Perceptions:  Essential for being an Effective Leader

Perceptions play an important role in leadership

It’s amazing, when you think about how powerful our perceptions are in influencing our reactions and behaviors. Our perceptions clearly influence how we see the world and the judgments we make about what we see. They are influenced by our feelings, values, and experiences.  While perceptions should be flexible; in reality, they are not.  We most often treat our perceptions as rigid truths that are unchangeable.

So what’s the problem?  Well, if our perceptions are inflexible, we will most likely limit our ability to be open to diverse viewpoints, decisions, and interactions with others.  This is most definitely a roadblock to being a highly effective leader!

So what do we need to know?  It’s important to know three key factors that influence our perceptions: knowledge, experience, and expectations

 Knowledge in this context isn’t necessarily education, but rather something we’ve come to know and have accepted as a truth. 

It becomes our true knowledge because….someone we hold in esteem told us, I read it, or a generalized: “they say…” The list goes on.  In reality, knowledge changes and grows, just think about the change in technology over the years!  But when it comes to our perceptions, we treat that knowledge as though it can’t be changed.  Think about something as simple as the “right” way to put in a roll of toilet paper….roll out from the front vs. roll out from the back?!!!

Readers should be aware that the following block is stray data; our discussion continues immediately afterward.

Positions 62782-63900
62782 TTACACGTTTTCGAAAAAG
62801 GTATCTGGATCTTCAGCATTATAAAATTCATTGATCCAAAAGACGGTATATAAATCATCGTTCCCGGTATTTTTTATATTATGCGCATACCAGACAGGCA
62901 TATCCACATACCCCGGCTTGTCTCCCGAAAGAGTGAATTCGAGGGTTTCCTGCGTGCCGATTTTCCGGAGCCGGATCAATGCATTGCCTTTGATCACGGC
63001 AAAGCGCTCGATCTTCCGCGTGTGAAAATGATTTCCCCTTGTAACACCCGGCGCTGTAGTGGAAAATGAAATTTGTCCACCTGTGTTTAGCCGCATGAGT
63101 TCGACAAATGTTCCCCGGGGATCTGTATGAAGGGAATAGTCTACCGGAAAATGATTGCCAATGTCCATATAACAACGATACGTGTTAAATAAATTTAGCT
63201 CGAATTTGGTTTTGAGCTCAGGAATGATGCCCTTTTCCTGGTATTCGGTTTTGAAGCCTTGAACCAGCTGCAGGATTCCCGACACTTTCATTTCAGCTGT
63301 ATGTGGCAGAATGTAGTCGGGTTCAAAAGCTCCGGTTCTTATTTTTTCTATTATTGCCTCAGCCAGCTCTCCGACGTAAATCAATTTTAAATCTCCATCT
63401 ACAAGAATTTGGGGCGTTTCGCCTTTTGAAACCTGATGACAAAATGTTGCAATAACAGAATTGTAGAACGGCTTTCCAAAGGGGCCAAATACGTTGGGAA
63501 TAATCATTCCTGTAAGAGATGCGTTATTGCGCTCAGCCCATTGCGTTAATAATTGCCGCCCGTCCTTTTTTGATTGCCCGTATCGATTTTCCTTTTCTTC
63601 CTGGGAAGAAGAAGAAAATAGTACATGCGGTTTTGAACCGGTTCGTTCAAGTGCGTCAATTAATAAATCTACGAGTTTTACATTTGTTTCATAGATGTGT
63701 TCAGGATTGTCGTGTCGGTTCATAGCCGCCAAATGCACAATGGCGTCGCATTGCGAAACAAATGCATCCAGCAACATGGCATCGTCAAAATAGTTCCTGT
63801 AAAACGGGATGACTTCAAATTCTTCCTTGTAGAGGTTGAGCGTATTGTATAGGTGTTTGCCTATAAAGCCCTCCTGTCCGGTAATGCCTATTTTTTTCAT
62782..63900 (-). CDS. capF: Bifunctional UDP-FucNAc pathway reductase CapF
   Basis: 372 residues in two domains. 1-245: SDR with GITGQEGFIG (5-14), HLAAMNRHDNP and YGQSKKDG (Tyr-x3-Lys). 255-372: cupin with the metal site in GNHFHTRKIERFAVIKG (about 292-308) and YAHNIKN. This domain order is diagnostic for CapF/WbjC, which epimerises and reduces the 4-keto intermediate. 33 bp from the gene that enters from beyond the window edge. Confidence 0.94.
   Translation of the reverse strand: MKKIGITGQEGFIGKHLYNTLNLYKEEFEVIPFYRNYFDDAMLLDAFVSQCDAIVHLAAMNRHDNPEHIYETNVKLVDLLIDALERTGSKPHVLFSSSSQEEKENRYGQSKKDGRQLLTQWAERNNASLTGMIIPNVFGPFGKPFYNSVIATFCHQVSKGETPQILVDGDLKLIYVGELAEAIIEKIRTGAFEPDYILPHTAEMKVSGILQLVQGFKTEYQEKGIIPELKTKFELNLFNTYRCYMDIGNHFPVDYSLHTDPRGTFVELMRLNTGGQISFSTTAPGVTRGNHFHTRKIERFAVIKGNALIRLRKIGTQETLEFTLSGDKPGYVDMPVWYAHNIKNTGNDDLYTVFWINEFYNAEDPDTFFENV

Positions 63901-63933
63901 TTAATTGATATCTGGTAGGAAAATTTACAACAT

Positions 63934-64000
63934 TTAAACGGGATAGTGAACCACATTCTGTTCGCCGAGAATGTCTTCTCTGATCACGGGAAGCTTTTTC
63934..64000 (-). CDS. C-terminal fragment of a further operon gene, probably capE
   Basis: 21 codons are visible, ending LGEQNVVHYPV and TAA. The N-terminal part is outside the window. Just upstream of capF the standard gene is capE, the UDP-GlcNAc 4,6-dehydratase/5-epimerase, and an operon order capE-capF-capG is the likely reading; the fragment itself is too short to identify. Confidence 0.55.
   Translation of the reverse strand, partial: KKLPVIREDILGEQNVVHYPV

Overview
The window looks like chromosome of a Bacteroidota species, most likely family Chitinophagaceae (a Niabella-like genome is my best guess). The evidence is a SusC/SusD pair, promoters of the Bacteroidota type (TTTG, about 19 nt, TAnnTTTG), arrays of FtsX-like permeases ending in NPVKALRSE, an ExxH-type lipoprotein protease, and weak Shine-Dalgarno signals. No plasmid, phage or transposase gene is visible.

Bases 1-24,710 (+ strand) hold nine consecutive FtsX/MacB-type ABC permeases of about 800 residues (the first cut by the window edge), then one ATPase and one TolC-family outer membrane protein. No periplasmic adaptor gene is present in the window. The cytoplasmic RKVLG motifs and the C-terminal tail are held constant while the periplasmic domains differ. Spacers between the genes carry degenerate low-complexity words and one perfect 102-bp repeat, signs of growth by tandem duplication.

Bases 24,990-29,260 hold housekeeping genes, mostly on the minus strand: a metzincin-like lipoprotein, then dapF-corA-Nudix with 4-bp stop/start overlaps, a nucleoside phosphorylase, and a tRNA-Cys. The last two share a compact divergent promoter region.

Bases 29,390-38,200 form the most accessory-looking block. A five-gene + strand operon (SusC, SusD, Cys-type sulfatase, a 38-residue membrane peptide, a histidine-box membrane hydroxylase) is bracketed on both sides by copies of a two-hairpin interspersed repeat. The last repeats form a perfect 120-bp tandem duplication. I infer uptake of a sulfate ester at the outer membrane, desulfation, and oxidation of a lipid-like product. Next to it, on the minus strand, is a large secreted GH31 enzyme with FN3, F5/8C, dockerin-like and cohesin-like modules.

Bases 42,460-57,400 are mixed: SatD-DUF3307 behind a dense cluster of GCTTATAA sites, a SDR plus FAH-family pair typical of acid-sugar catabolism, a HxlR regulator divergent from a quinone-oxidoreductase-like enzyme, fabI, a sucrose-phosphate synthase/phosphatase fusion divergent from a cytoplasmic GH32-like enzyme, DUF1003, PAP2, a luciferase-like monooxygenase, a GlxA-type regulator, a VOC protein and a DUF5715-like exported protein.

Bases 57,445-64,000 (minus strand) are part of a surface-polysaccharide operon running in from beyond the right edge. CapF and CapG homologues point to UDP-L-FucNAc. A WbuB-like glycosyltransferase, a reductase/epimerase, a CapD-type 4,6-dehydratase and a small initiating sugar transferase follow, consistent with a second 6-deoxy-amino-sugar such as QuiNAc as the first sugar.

Do you hear yourself say too often…”well that’s the way I’ve always done it?”

Experiences boldly shape our perceptions.  The rational model for formulating a perception from experience would be to draw on a number of experiences, but in reality, we most often have one experience and come to one conclusion.  A good example of that might be a restaurant we try and have a bad meal; one experience/on conclusion.  Take it to another level and think about how we might have one experience with a certain type of person and we may generalize and conclude that we will have that same experience with all persons of a certain type.

Expectations are really tricky.  If you expect something, you’re likely to find it because your brain is trying to validate your experience.  In many cases, we create our negativity by treating expectations like sacred truths.  For example, it’s the end of the month and it’s going to be horrible as I expect to wait a long time to get my car registered.  That perception may have some merit, but is it always the case? Conversely, when we create unrealistic expectations we become disappointed.  Think about your expectations of how you were going to be treated on a special occasion, only to have it not turn out as you had envisioned.  Disappointment is just unfulfilled expectations that can jade our perceptions of people and/or events.

So, now what?  Since perceptions play a powerful part of how we view the world and interact with others, we need to challenge those three influencers of our perceptions.  Is this “knowledge” really a sacred truth?  Why?  Have I developed a rigid perception of people or events based on a limited number of experiences?  Can I challenge myself to be open to another try?  Are my expectations realistic?  Are they more often negative and do I regularly seek to have them validated?   Consider the possibility of looking at things from different angles, and be flexible in exploring alternative (and sometimes opposing) views.  Think about the positives of challenging your perceptions and their impact on your leadership effectiveness!  My guess is, you’ll be presently surprised!

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